Fairfax gets its Domain in order on spin-off talk

Fairfax Media announced a restructure on Thursday that will establish its strongly performing real estate unit, Domain, as a separate entity within the media group and position it as a potential spin-off or sale down the track, analysts say.

Fairfax Media announced a restructure on Thursday that will establish its strongly performing real estate unit, Domain, as a separate entity within the media group and position it as a potential spin-off or sale down the track, analysts say.

The company will now comprise five business units with two of them, including Domain, focused on Fairfax's successful digital assets which will highlight their value, but also make a sale easier.

"Our next phase at Fairfax involves simplifying the organisational structure to better meet the business needs of the corporation and best capitalise on the opportunities that a predominantly digital future will present," Fairfax chief executive Greg Hywood told analysts on Thursday.

Fairfax's Australian publishing business, including mastheads The Sydney Morning Herald, The Age and The Australian Financial Review, as well as regional media, will be merged into a new unit called Australian Publishing Media.

It will be headed by the current boss of Fairfax's New Zealand business, Allen Williams.

The radio business and the media group's New Zealand operations remain as separate entities.

Mr Hywood acknowledged that splitting out Domain, and a new Digital Ventures division housing Stayz, RSVP, and other businesses, gives the company options down the track but said the main focus at this stage is transparency as to their market value.

The Domain split addresses previous calls by analysts, such as Commonwealth Bank's Alice Bennett, to separate the business which many believe is one of the company's best but most undervalued assets. She said on Thursday that the restructure has the effect of making Fairfax more attractive for investors who can more easily see exactly how each unit is performing, but also "if they wanted to sell them, it makes it very easy. It gives them that flexibility down the track."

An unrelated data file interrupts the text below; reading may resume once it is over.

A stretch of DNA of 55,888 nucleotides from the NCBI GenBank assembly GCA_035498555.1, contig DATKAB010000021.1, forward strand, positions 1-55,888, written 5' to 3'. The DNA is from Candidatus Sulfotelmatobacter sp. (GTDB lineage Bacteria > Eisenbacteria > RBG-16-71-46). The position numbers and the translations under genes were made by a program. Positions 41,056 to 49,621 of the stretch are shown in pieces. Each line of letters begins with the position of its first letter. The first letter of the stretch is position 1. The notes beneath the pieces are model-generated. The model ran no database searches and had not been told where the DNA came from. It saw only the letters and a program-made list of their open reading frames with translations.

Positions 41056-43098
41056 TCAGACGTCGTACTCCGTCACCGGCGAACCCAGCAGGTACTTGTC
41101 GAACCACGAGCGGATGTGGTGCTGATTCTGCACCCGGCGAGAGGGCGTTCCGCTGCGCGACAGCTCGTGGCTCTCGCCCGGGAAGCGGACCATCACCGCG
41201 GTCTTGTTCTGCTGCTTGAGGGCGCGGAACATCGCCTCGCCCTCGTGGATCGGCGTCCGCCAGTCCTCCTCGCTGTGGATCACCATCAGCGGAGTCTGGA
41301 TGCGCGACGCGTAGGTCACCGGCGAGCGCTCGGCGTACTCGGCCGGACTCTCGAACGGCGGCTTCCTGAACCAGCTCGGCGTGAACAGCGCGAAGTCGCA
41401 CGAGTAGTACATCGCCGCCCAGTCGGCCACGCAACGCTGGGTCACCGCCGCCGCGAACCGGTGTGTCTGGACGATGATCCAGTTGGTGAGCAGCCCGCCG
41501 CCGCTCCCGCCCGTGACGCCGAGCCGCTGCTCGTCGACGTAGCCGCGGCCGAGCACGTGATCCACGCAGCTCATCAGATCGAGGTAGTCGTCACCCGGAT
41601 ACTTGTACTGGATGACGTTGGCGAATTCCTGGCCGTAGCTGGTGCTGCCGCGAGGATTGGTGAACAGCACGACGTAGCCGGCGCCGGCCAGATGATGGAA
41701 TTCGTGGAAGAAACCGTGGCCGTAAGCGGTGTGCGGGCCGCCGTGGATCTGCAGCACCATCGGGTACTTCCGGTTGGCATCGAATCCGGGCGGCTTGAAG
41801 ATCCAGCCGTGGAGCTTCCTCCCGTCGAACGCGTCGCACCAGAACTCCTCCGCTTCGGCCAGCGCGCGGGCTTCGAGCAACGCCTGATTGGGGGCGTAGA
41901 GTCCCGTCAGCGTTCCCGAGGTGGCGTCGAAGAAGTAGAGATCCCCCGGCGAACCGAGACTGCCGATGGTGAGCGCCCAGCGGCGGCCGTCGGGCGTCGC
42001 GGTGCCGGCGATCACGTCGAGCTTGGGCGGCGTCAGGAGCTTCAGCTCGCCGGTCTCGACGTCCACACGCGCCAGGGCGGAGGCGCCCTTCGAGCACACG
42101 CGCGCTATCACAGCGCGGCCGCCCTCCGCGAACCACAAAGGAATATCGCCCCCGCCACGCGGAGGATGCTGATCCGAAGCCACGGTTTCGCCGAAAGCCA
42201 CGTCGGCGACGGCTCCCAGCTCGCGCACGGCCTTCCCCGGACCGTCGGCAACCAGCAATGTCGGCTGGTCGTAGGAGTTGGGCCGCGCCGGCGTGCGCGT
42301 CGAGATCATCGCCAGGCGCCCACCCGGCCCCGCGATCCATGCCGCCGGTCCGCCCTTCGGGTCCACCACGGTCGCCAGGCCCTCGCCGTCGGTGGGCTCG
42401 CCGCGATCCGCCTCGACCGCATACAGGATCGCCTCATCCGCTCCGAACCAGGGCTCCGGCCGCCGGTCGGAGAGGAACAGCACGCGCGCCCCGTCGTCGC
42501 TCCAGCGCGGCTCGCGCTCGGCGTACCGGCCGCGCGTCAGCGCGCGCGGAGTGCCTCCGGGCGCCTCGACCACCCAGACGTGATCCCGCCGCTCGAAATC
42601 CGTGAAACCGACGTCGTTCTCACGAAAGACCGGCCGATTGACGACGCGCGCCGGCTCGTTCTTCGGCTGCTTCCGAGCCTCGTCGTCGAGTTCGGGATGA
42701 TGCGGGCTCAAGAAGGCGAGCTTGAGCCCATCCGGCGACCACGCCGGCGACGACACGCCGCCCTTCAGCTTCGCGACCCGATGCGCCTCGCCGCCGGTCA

Morningstar analyst Tim Montague-Jones agreed, saying it gave Fairfax the option of selling the businesses "if they need to".

Speaking of a potential sale or spin-off, Mr Hywood told Fairfax Media: "In the longer term it gives you a whole range of options, none of which have been determined, but it's clear it's pretty obvious what we could do if we chose to."

The restructure will include a review of the new business units that is expected to yield further cost cutting.

This is expected to focus on the "structurally stressed" print business with cuts expected to focus on support services but editorial cuts have not been ruled out.

"This structure enables us to go through the process of minimising duplication around the servicing of this business," Mr Hywood said.

More detail of the cost cutting, and the financial performance of Domain as a separate entity, is expected to be provided at an investor briefing in June.

Mr Montague-Jones said he is expecting more details on redundancies and cost-out targets, but made it clear that the future of the publishing business rests with whether it can successfully launch a subscription model later this year for its publications to monetise what he described as its "phenomenal" online audiences.

As part of the restructure, Fairfax Metro Media chief executive Jack Matthews is set to leave the company along with the current head of Fairfax's rural and regional publications, Allan Browne.

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